NLX is an open source peer-to-peer system facilitating federated authentication, secure connecting and protocolling in a large-scale, dynamic API landscape with many organisations.
The need for the creation of NLX arises from the Common Ground vision, which aims to convert or replace the current monolithic information systems of Dutch municipalities (and wider government) with a state of the art, API-first software landscape, fulfilling societal demand for automation, transparency and privacy.
In this vision, everyone should be able to use API’s in other organisations as easy as their own, while core data objects should only be manipulated by the one administratively responsible and used by all others. An additional advantage is that public data can easily be made available to everyone. To make this technically feasible in a controllable manner, NLX comes in play.
NLX provides a developer friendly way to use standardised resources between organizations. It provides an API gateway for querying services on the central network as well as an API gateway to offer services to the central network. NLX provides support for HTTP/1.x services like REST/JSON and SOAP/XML. The support for HTTP/2 (gRPC) is a work in progress.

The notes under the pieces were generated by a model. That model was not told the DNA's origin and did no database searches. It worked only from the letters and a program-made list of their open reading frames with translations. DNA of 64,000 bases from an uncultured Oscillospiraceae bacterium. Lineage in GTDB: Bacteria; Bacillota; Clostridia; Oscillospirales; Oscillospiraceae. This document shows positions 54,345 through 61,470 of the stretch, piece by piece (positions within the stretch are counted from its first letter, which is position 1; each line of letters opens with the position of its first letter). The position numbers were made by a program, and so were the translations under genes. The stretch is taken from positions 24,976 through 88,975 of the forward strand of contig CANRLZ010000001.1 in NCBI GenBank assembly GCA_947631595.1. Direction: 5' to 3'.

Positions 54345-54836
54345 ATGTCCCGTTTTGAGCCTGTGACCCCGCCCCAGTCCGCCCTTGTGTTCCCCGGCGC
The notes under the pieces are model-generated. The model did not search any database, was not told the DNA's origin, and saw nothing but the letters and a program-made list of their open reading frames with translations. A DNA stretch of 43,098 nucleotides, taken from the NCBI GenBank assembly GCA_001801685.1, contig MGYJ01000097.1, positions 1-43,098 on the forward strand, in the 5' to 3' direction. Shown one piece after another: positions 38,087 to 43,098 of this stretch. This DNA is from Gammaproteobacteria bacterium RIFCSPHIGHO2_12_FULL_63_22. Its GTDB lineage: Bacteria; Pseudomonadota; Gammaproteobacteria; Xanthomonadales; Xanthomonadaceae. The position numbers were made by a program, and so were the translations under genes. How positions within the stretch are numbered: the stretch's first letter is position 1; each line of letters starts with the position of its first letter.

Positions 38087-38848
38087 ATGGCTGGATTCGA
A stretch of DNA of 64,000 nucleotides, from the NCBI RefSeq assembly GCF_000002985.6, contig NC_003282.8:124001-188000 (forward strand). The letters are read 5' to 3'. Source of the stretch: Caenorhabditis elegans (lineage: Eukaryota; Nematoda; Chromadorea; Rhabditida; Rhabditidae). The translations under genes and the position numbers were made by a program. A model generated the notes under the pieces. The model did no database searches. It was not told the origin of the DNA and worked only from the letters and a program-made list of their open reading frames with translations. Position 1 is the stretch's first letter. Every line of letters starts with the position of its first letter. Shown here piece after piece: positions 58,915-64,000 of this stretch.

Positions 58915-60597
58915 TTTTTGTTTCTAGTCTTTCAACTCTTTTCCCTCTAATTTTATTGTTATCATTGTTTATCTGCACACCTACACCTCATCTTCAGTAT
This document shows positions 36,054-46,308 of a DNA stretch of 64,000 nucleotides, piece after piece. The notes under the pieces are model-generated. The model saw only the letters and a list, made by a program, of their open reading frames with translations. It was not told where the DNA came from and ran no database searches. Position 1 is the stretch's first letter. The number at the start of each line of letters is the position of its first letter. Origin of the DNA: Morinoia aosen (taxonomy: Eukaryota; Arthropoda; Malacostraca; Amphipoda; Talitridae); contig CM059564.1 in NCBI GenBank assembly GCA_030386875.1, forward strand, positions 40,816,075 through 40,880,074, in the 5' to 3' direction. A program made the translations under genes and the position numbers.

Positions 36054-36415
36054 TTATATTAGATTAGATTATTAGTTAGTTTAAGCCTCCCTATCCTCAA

Warning: Please note the current NLX software only serves as a proof of concept and is therefore not suitable for production usage.
High level overview
Within the NLX network there are two main concepts: applications and services. Applications are only available within organizations and usually provide users an interface to query and mutate data. Services provide an API to applications and are accessable within and across organizations.
NLX provides two different types of API gateways: the inway and outway. Through an inway an organization can provide services to the network and through an outway an organization can query services on the network. The gateways are usually deployed centrally within the organization although it is possible for one organization to deploy multiple instances of inway and outway.
Here you can see a full request-response flow on NLX. An application performs a request on the outway within the same organisation. The outway routes the request to the inway of the organisation providing the service. The inway routes the request to the service. The service responds to the request and this response is routed through the NLX network, to the outway and arrives at the application.